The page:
• Use of epinephrine should be avoided.
  • Strictly aseptic precautions should be followed.



Nerve Supply to Fingers up to the Distal Inter Phalangeal Joint-

  • Thumb- All four nerves must be blocked for fingertip and nail bed anaesthesia. The common digital nerves divide into two pairs of nerves corresponding to the dorsal and volar sides of the digits
  • Palmar Nerve-Located at the 4 and 8 o’clock positions when looking at a cross section of the digit Supplies the volar surface of the digit and the dorsal surface distal to the distal interphalangeal (DIP) joint for the middle three fingers. Blocking only the palmar nerves will provide adequate anaesthesia on fingertip injuries distal to the DIP for the three middle fingers.
  • Digital Nerve- Located at the dorsal 2- and 10 o’clock positions when looking at a cross section of the digits Supplies the nail beds of the thumb, fifth digit, and dorsal aspects of all three middle (Miller 7th edition).


Figure 1. Nerves in the Palmar Aspect of Hand


Figure 2. Nerves in Dorsal Aspect of Hand


Figure 3. Landmark for Intrathecal Digital Injection

Figure 4. Intrathecal Injection into the

Flexor Sheath


Fill 5-mL syringe with 2% lignocaine. Insert 25-gauge needle at a 90-degree angle at the midpoint of the proximal digital crease and advance until bone is struck. Withdraw needle approximately 2 to 3 mm (should be in the flexor tendon sheath) and redirect at a 45-degree angle to the long axis of the digit. Aspirate and inject 1.5 to 3 mL lidocaine while palpating tendon sheath with other hand; continue until resistance is felt, after removing the needle, apply pressure over the tendon proximally to facilitate distal spread.  Wait for 2 to 3 minutes to test for efficacy of anaesthesia

Hand and finger injuries can be crippling and affect all ages, none more so than the working-class adults and children. In adults, injuries are commonly due to occupational activities. Lacerations are the major type of injury, followed by crush and avulsion injuries. Most injuries tend to be singular and of minor severity, and can be treated as an outpatient. However, powered machines and non-powered hand tools are more likely to result in multiple types of injuries.6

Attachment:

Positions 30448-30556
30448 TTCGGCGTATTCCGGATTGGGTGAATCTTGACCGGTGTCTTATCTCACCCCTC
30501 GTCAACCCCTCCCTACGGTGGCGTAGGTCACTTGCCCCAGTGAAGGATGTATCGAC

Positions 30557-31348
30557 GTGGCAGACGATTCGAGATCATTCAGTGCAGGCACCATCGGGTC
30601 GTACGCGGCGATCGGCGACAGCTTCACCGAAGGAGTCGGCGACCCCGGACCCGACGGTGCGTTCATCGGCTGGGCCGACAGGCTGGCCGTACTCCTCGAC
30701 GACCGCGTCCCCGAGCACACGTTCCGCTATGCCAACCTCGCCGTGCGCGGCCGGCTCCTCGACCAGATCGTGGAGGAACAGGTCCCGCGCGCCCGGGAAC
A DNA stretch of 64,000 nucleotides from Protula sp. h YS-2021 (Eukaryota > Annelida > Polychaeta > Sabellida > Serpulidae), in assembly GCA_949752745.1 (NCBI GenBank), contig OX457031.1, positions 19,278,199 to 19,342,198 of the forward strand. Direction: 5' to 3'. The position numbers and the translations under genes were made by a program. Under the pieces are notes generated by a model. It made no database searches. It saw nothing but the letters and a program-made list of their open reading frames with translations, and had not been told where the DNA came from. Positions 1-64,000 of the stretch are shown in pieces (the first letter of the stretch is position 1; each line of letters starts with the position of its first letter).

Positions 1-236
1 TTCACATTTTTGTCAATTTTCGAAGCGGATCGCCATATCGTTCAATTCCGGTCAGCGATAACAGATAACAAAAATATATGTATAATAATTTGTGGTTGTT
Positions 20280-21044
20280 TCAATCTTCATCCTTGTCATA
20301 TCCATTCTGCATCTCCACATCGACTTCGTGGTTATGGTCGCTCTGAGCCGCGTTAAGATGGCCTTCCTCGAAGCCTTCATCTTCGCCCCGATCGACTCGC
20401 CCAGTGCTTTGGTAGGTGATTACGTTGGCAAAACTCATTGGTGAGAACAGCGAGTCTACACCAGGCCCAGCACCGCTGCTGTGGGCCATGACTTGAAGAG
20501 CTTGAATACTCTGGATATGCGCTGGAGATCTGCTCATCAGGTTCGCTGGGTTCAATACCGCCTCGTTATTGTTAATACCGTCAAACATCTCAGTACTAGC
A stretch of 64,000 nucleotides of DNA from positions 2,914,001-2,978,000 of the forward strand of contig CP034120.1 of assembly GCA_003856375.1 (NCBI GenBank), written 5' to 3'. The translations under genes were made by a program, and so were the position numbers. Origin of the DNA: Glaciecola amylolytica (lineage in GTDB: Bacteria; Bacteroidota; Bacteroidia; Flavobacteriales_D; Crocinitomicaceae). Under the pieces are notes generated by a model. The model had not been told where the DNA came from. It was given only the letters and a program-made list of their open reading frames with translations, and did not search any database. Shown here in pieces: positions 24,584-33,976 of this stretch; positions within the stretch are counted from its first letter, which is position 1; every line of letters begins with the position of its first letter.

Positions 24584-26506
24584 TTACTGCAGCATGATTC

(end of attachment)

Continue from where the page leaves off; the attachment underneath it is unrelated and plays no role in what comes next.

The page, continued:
Making the local anaesthetic agent more basic or warming the local anaesthetic may have resulted in less pain for both local and digital blocks.1,7 In our study, we used a 25-gauge needle than described elsewhere, which was very effective as a single injection. Although use of small needles, warming and adding sodium bicarbonate have been shown to reduce the pain during injection of drug, there is no evidence based direct comparison between these methods. We have not used any topical anaesthetic before the block which would have otherwise must have still more reduced the pain during injection.

Chiu et al in their studies have first described transthecal in a case report from 1990.8 Sarhadi and Shaw Dunn have contributed a good explanation of the anatomical basis for transthecal digital nerve block. After an injection of methylene blue, it was found that the injected solution escaped from the flexor tendon sheath around the vincular vessels and then flowed through the loose perivascular areolar tissue alongside the digital nerves, vessels, and their branches.8 

Based on that finding it is believed that the block works by the infiltration of drug into the flexion sheath which means intrathecal. The original transthecal technique is a single injection of a small volume of local anaesthetic agent with limited risk of damaging the neurovascular bundle either directly or indirectly because of the compartment pressure increase in the digit under the sheath and rapid onset of action.8

There were no reports in the literature regarding damage to the flexor tendon. Many modifications to the procedure were suggested following the transthecal injection single injection technique including the single volar injection at the level.9,10,11 and intrathecal digital block. The present study clearly explains the effectiveness of modified intrathecal and single injection digital subcutaneous block.


Intrathecal Injection Route has the Following Advantages

  • Simple
  • Single injection
  • 100% Effective
  • Safe-No significant morbidity with the procedure and the risk of injury to the neurovascular bundle is remote.


The findings of the present study demonstrate that a single-injection is more convenient for the patient as well as physician and has more values. This is an easy technique because of the straight forward landmark. Landmark is the distance between the finger’s middle line (the area of injection in single-injection method) and the finger’s nerves.6 This simple technique also saves the time of anaesthesia and cause less discomfort to patient. Also, it reduces the waiting time before surgery. We also recommend this single injection technique instead of the traditional method because this is easy to teach and learn. Due to the fact that in this method injection is performed in the finger’s middle line, there is less risk of trauma in finger’s nerves and capillaries. Finally, the most important advantage of the single injection subcutaneous digital block method, as compared to two injection dorsal digital block method is the lower dosage of the anaesthetic drug for achieving full digital anaesthesia.